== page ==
We are all in the same boat. What affects one person affects us all. The coronavirus operates in the very same way. Acting responsibly, following the Health Department’s rules against congregating publicly (which is why we are not holding services this Shabbat), is not only necessary to keeping ourselves safe. It is imperative to help contain the virus for everyone. The Jewish teaching of areivus, the responsibility of one person to the next, demands such a response. Human life is paramount and it is only for this reason that MJE, for the first time in 21 years, would not host Shabbat services.
Areivus is fundamental to being Jewish and is expressed very powerfully through the following halacha in regard to reciting brachot (blessings). If one is eating with a fellow Jew not familiar with brachot, provided you are also eating, you can say the blessing for that other person and all your friend needs to do is have in mind to be yotze (satisfied) with your bracha, and if possible say Amen. However, you, the one saying the bracha, must be eating yourself. However, this only applies to blessings recited over food. When it comes to blessings said before performing a mitzvah, the halacha is that even if you have already fulfilled your own obligation (for example, you’ve already donned your Tefilin or you have already recited the blessing over the Shabbat candles), you can recite the bracha again for a fellow Jew who may not know.
How is that allowed? You’ve already made your own blessing using Hashem’s name? How can you do it again? The Rabbeinu Nissim explains that when it comes to a birchot hamitzvah, a blessing recited before the performance of a mitzvah, because it is something in which we are all commanded and because all Jews are responsible for each other, you can say the blessing again – for as long as your fellow Jew has not fulfilled their mitzvah, your mitzvah is incomplete. What happens to someone else affects us. We cannot proceed with business as usual if someone else is lacking or is in trouble or in danger, be it after an attack in Israel or the Corona striking our next-door neighbor. Their concern is our concern.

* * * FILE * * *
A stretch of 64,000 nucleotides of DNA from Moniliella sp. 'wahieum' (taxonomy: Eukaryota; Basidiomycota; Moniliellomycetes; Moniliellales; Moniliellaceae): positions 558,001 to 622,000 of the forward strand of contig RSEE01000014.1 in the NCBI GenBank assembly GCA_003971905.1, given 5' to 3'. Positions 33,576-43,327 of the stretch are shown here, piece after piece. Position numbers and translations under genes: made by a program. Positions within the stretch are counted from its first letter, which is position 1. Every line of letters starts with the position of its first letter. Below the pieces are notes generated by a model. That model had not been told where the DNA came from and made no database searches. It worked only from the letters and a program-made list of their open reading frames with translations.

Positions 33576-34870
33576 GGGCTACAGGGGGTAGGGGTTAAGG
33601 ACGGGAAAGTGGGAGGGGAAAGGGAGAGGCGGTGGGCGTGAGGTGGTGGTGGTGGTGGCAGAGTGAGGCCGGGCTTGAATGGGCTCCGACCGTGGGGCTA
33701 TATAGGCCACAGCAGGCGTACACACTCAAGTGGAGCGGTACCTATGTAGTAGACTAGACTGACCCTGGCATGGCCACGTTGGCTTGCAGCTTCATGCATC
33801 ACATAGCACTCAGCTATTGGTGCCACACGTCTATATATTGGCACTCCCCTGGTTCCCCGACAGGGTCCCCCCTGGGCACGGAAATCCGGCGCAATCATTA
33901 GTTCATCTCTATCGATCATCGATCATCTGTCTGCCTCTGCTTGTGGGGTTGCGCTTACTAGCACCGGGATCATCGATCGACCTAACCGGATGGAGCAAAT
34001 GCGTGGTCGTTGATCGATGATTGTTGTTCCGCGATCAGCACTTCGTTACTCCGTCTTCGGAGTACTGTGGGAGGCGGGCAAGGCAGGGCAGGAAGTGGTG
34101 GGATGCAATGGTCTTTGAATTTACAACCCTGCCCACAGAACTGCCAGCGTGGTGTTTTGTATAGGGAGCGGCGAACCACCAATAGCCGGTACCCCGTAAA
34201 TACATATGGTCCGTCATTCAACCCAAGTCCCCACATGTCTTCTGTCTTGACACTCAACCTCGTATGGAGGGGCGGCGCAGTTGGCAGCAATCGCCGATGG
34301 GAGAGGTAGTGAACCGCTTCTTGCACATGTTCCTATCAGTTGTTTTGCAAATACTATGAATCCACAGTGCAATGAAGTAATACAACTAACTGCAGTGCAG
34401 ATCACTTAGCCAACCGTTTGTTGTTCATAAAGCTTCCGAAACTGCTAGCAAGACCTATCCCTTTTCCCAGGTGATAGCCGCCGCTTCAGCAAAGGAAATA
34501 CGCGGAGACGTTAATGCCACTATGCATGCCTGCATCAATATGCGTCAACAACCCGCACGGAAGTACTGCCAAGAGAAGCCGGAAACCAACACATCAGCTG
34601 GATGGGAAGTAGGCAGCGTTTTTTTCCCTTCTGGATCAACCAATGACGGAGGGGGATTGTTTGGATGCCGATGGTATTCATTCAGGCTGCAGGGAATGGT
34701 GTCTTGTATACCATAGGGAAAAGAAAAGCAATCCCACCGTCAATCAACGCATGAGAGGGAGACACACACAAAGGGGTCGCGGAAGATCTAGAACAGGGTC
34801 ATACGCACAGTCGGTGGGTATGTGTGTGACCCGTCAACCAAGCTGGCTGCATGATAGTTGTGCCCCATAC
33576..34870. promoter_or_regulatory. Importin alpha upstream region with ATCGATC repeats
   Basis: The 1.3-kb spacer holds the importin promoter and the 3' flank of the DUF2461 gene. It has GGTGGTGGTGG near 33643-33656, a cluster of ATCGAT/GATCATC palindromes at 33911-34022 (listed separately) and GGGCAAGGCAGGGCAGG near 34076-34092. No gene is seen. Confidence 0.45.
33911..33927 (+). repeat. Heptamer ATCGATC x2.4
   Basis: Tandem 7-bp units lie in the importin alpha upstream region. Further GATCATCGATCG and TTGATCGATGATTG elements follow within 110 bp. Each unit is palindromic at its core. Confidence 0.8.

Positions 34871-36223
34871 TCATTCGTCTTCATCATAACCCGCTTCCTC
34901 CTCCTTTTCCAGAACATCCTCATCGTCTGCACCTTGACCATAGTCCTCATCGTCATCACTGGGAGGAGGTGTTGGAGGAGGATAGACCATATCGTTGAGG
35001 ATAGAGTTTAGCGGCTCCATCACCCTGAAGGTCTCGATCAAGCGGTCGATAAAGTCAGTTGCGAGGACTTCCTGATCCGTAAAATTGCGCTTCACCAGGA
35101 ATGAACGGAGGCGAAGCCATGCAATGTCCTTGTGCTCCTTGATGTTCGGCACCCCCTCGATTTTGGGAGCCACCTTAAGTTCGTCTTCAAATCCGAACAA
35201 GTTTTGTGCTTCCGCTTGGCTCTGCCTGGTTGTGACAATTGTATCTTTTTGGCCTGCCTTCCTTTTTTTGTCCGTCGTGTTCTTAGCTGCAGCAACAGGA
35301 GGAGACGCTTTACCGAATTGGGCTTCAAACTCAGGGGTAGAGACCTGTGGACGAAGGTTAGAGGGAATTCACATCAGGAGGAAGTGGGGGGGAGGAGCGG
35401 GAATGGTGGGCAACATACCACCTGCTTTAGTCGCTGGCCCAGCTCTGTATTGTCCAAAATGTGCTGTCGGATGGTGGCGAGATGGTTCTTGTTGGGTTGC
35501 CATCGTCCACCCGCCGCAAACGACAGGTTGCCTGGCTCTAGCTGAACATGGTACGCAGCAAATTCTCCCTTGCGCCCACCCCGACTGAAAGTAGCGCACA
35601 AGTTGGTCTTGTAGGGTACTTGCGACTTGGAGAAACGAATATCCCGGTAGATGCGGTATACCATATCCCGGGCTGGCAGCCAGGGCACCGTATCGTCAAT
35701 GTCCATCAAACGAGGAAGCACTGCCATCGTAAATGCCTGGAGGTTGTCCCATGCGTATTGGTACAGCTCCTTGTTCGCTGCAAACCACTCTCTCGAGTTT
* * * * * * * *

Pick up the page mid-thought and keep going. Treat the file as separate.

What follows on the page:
Being a Jew means caring and feeling the pain of others. It means helping a friend who has lost their job, making some calls, helping them network to secure another position or just being there for them emotionally. I remember back in 2008 when the economy tanked and someone said to me: “Rabbi, don’t expect as many MJE participants to come to the Annual Dinner this year (we just postponed this year’s Dinner to June 9th) or to contribute, with the economy being as it is.” And I remember responding to this person, that the day our participants stop giving back is the day this place shuts down. Not just because we need everyone’s support to continue our vital programming, but because when we stop being there for each other, ultimately, we stop being a community. A real community is comprised of members who care and who sacrifice for each other, who, in times of crisis, do not turn inward, but despite the challenge, rise to the occasion.
My friends, this is such a time. People are scared and uptight about the situation. Older people and those with preexisting conditions feel particularly vulnerable. We need to be there for them. If you have such a friend or family member or anyone else who is feeling isolated or fearful of the situation, call them. Reach out to them and call them often. If you cannot see them in person, use your iPhone so they can see you and feel the concern you have for them. Take advantage of the extra time you may have off from work to do some extra Torah studying. MJE is adding an on-line Zoom class every day from 12:30-1:00pm. And take some extra time to pray. Pray for those who have tested positive for the coronavirus (see list of names below) and pray that Hashem bless our efforts to contain the virus so we can see this ailment pass as soon as possible.
Our fate and destiny are bound with each other and so to beat the coronavirus we must look out for each other, like a family. The truth is, for a brother or a sister, we would do just about anything. We would give them whatever they needed, be it our grandfather’s pair of Tefilin or the shirt off our back. Stay connected, stay safe and keep looking out for each other. May the love and unity with which we approach this moment serve as zechut, as a spiritual merit for Hashem’s blessing of healing and peace.
People I’ve been asked to pray for:
Avraham Shmuel Ben Rachel
Zev Melech Ben Bedina
(Rav) Zalman Dov ben Esther
Yosef ben Ester
Eliezer Yitzchak ben Shifra
Harav Reuven ben Fruma
Ivriyah Miriam bat Malkah Reizel
Daniel Shmuel ben Miriam
Tziporah Hadarah bat Rachel
Elana Devorah bat Freidel Nechama
Shami Aryeh ben Menucha Sarah
Yaakov ben Rochel Miriam
Shmuel Tzvi ben Roiza Frimet
Shoshana bat Sarah
Yonina Sarah bat Chana
Elchanan Yehonatan ben Chaya
Andre Abraham ben Berthe
Aviva Rachel bat Rivka
Ariella Malka bat Aviva
Yael Michal bat Ruth
Uri ben Priva Chaya
Aharon Shaul ben Rachel
Yosef Dov ben Rivkah Chaya
Leah bas Devorah Basha
Yosef Batsalel ben Ruth
Yaakov Eliezer ben Miriam Masha
Yaakov Yitzchok Moshe ben Devorah
Eta Leah bat Perel
Shaul Michael ben Eta Leah
Eliyahu ben Ahuva
Yisroel Zev ben Atara Karni Dal Beilah
The above was a sermon given by Rabbi Mark Wildes at the Manhattan Jewish Experience, on Shabbat, January 18, 2020.